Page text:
The Toronto Blue Jays traded for Derek Fisher last summer and months later he still seems to be part of their future plans
The Toronto Blue Jays traded for Derek Fisher back in the summer, sending Aaron Sanchez and Joe Biagini to Houston. It was one of a number of deals that raised some eyebrows across the league in that they were underwhelming to say the least. At the time of the Fisher deal, fans were scratching their heads and not much has changed since.
GM, Ross Atkins jumped on the radio waves to spread his excitement over acquiring Fisher. He made some very interesting comments:
“It’s hard to find someone like Derek Fisher, so we are elated to have added him. You take a guy who has an above-average run tool, projects from our scouts and defensive metrics to be an average centre-fielder, potentially plus on the corners, he’s going to be an effective baserunner because of the run tool, he has raw power, he has elite plate discipline. You piece all those things into one player, you don’t find that. That’s very difficult to find.”
It would appear that this front office believes in Fisher moving forward. But, is it warranted? Or, the better question is whether the 26 yr old has lived up to it in his brief time in Toronto. To be fair to Fisher, we should probably look at his entire big league career, including Houston. Where necessary, we’ll dip into his minor league data, but the focus here is his MLB performance, for a very specific reason, which we’ll get to.
Defense: If we look at the numbers from his time in Toronto, his defense has actually been fairly good. RF: 136 innings, 1 DRS, 57.9 UZR/150. LF: 706.2 innings, 6 DRS, 7 UZR/150. CF: 91 innings, -1 DRS, -26.9 UZR/150. At first blush, these numbers might lead you to think that Toronto could have a future Gold Glove corner outfielder on their hands. That might be pushing things, but his corner numbers certainly look much better than those from CF.
To be fair to Fisher, the numbers in CF are coming in a series of small samples: 2017: 18 innings, -81.1 UZR/150. 2018: 48 innings, 21.4 UZR/150. 2019: 25 innings, -37.3 UZR/150. There is no way a full season would yield a -81 UZR/150 from Fisher, so we can’t really put that much stock in it. In fact, the Blue Jays may very well use that as reason to give him a full year at CF to see what his real performance would yield.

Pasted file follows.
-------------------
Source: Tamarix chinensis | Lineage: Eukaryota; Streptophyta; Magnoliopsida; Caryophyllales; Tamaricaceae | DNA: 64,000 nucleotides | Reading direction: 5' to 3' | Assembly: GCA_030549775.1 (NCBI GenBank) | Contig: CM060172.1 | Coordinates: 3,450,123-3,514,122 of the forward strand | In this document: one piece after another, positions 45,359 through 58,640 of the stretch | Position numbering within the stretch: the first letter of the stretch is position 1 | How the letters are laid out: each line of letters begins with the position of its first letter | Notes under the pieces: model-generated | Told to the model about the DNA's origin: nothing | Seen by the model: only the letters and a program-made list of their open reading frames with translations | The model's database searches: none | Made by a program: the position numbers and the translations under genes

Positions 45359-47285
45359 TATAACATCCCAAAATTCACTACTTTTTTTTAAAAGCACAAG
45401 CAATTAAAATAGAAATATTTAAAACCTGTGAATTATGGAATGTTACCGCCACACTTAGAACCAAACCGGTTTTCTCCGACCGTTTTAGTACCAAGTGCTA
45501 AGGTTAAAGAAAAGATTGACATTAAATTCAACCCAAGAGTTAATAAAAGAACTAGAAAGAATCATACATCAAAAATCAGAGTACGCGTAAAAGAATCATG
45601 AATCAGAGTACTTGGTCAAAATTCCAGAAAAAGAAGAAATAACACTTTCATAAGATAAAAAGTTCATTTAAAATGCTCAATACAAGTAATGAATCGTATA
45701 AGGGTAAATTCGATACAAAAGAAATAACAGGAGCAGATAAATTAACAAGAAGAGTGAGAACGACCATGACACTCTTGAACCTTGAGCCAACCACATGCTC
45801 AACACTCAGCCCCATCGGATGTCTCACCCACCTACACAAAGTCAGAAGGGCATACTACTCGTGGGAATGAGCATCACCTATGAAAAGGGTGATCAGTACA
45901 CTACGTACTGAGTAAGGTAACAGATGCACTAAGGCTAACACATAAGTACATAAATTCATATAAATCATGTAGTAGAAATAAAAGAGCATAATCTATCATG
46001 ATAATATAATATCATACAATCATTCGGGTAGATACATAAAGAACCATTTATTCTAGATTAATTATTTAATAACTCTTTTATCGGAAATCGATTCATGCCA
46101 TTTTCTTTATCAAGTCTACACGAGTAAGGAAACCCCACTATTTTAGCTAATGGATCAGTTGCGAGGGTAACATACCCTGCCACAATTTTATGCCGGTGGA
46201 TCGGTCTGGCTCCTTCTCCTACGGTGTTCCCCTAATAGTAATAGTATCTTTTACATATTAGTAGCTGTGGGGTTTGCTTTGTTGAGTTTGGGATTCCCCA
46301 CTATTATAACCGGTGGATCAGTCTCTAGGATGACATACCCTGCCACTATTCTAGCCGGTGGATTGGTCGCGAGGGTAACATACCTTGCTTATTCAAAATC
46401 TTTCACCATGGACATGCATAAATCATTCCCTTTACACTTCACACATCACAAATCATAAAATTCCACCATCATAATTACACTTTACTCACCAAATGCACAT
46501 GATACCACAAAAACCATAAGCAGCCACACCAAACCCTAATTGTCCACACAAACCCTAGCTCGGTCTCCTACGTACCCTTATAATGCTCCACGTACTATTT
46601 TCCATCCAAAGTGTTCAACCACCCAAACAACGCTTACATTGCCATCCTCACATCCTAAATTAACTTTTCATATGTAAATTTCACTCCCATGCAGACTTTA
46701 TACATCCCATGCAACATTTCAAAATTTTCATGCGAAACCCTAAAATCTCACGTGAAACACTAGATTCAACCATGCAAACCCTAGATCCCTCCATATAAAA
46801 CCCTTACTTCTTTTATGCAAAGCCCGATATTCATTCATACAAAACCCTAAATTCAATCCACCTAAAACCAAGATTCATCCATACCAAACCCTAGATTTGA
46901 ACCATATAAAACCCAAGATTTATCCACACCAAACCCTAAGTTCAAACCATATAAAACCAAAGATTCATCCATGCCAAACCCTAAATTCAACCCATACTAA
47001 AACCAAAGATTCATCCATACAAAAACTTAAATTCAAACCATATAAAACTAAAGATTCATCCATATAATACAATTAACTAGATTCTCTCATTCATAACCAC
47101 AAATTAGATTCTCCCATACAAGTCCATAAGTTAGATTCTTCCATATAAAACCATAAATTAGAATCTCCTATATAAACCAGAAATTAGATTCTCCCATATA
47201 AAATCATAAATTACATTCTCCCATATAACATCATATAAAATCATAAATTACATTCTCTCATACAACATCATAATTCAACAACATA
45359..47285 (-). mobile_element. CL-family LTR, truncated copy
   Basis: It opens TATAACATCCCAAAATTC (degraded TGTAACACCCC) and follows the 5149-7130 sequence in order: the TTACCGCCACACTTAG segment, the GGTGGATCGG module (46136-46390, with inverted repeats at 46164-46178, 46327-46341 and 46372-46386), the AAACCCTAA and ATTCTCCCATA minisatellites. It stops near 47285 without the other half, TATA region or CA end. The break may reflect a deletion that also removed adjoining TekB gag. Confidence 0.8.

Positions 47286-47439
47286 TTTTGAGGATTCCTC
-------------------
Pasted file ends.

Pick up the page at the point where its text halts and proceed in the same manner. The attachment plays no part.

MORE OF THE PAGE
Run Tool: Heading back to Fangraphs, Fisher has a BsR (Base running) score of 0.1 in 2019, 1.5 in 2018 and -1.3 in 2017. He stole a total of 10 big league bases over those three seasons, which is to be expected in such limited playing time. Looking at his minor league totals, one sees double digit stolen bases year after year, including 23 in both 2015 and 2016. Perhaps, with more playing time, this element of his game will show.
Raw Power: Fangraphs lists Fisher’s Raw Power score a 60/60. His Game Power is a 40/50. In each minor league season since 2015, he has seen double digits in homers, which is usually the last thing in a player’s game to show up at the big league level. He hit 7 dingers between Houston and Toronto with 14 AAA bombs to bring his total to 21. A 20 HR/ 20 SB Cf certainly would look nice in Toronto, no?
Plate Discipline: Atkins called Fisher’s plate discipline “elite”. This comment really stands out and the one that needs to really be looked into. His career BB% sits at 10.3%, which is actually fairly good. Let’s go a little deeper shall we?
Fisher’s career swing rate: 38.8% (2019 MLB avg: 47%)
SwStr: 13% (2019 MLB avg: 11.2%)
Contact: 66.5% (2019 MLB avg: 76.2%)
O-Swing: 22.6% (MLB avg: 31.6%)
Z-Swing: 59.6% (MLB: 68.5%)
Z-Contact: 75.6% (84.9%)
Looking at these numbers, there may actually be something to Atkins’ comments. Fisher swings much less than league average and swings outside of the zone much less often. One would like to see the contact numbers go up, but again, considering we’re working with a small sample size, perhaps there is room for him to use his ‘selectiveness’ (for lack of a better word) to prove his GM correct.
I entered this piece kind of baffled why the Toronto Blue Jays valued Derek Fisher as much as they do. When everyone else was scratching their heads over the trade that brought him here, the club’s front office saw something. “…it’s the potential of him being an everyday major-league player.” I really thought that Atkins was trying to put a positive spin on a deal where they got the best they could.
However, after looking at things a little closer, it would appear that all Derek Fisher needs is a full season before we can say beyond a shadow of doubt that he isn’t the player the club thinks he is. And, he may just get his shot in 2020 considering the question mark that is the Blue Jays outfield.
*Featured Image Courtesy Of DaveMe Images. Prints Available For Purchase.
HEAD ON OVER TO THE JAYS FROM THE COUCH VS ALS STORE AND GET SOME GREAT SWAG THAT YOU WILL LOOK GREAT IN AND YOU CAN FEEL GREAT ABOUT.
YOU CAN ALSO HEAD TO OUR JAYS FROM THE COUCH VS ALS FUNDRAISING PAGE TO MAKE A TAX DEDUCTIBLE DONATION DIRECTLY TO ALS CANADA.
THANK YOU FOR VISITING JAYS FROM THE COUCH! CHECK US OUT ON TWITTER @JAYSFROMCOUCH AND LIKE US FACEBOOK. BE SURE TO CATCH THE LATEST FROM JAYS FROM THE COUCH RADIO
Shaun Doyle is a long time Blue Jays fan and writer! He decided to put those things together and create Jays From the Couch. Shaun is the host of Jays From the Couch Radio, which is highly ranked in iTunes, and he has appeared on TV and radio spots.